As I wrap up work my next publication, I want to spend the next few weeks sharing my thoughts about recent and popular interpretations of Marvel’s god of mischief and lies, Loki.
This is a new podcast: this is the LokiCast.
Episode #1 of the LokiCast is available for free on SoundCloud. Below is the script for this first episode, in which I look at Loki: Agent of Asgard Issue #1 by Ewing and Garbett. The podcast sticks mostly to this script, so if you don’t have 20 minutes to listen, feel free to skim the script below.
I’m going to record a few more episodes as I wrap up work on publishing about Loki. Let me know what you think about the podcast in the comments section or on Twitter.
(There is a short gap without audio early in this track; skip over that dead air.)
Loki: Agent of Asgard Issue #1 is certainly a product of the Marvel film adaptations, reconciling the newer cinematic portrayal of the character with his classic origins. The first issue in many ways replays details from the first Avengers film, whether the use of Stark Tower rather than Stark Mansion, this iteration of the team consisting of their cinematic counterparts, Hawkeye, Iron Man, and Captain America dressed in the same outfits that they wear in the films, even Bruce Banner offering an incomplete form of the “I’m always angry” line.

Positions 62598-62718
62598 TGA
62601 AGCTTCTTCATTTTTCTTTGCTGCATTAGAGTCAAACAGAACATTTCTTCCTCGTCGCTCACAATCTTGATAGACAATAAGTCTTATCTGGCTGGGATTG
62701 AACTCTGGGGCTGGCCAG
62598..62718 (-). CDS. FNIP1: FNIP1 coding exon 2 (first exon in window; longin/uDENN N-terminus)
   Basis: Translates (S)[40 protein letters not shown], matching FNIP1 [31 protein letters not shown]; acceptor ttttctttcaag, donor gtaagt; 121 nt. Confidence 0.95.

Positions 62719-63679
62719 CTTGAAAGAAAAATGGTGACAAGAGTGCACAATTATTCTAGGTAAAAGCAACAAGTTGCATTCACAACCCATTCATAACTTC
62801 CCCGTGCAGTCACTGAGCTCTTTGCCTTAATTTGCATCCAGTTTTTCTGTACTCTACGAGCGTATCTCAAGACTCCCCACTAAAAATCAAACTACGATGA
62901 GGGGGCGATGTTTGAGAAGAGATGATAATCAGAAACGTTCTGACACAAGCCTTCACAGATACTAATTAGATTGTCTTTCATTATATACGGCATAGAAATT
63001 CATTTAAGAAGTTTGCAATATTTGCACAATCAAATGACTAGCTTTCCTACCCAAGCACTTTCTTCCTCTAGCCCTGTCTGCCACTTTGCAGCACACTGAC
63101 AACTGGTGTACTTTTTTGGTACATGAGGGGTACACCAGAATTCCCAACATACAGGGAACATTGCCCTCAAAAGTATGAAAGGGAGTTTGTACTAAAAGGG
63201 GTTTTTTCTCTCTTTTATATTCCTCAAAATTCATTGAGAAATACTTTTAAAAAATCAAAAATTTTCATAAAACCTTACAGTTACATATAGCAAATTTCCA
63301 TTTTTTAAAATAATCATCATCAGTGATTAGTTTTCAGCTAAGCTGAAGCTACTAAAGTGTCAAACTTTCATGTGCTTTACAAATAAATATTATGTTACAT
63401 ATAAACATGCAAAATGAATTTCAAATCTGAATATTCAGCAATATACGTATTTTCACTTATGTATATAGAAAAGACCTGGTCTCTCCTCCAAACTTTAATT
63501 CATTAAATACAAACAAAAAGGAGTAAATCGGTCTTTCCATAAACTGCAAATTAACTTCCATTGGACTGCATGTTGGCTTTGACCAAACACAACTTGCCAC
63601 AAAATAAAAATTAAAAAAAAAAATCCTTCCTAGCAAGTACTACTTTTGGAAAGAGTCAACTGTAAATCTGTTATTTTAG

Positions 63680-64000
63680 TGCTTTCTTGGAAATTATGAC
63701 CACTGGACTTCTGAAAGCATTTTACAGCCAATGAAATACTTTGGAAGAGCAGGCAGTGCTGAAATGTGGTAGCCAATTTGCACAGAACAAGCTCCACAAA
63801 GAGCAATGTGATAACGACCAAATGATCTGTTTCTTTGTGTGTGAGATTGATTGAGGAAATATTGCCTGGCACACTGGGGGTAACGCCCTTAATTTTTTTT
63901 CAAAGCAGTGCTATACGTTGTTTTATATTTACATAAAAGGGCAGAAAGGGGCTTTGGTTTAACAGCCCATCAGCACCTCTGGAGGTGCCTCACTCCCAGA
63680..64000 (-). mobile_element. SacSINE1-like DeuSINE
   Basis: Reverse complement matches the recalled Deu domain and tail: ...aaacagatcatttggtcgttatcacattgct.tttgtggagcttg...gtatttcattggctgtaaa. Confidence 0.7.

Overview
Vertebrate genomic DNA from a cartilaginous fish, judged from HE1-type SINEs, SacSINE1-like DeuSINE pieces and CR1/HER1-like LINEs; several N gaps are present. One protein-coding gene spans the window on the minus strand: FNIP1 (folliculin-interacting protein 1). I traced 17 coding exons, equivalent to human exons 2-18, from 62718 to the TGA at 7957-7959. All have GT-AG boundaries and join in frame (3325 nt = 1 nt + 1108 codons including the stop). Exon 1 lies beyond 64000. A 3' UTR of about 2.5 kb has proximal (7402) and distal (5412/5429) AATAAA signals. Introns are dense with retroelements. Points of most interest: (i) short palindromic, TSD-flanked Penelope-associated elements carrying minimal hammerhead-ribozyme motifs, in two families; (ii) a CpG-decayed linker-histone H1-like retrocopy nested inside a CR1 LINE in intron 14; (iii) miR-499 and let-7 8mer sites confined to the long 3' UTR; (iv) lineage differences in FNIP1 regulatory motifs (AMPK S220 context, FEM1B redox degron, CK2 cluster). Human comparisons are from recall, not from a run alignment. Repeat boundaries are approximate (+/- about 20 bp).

It can rangle fans to have a more attractive, younger, more Hildeston-esque Loki on the pages, a point not lost upon Clinton Barton who describes the newer character as “One Direction-y.” The attractive smooth skin of this Loki is accentuated in contrast to the illustrations of Loki Classic, who arrives on the last page of Issue #1 and who pops up in a flashback in his first fight against the Avengers. This Loki differs greatly from how Jack Kirby was drawing him: the wrinkles and dead eyes are exaggerated, his gleeful smirk transformed into a frightening gaping maw.
Initially, this contrast in physical appearance seems like a cynical attempt to make New Loki look all the more interesting than Loki Classic. But, thank Odin, it’s not. Loki’s two sides are going to be front-and-center to this series. That structure to Agent of Asgard touches upon a point I traced in my earlier article, and which I’m working on in a new publication: what is Loki’s role? Issue #1 of _Agent of Asgard_ summarizes how Loki wrestles with his past self and his future potential, when he imagines his initial fight with the Avengers, way back upon their formation, as like a play: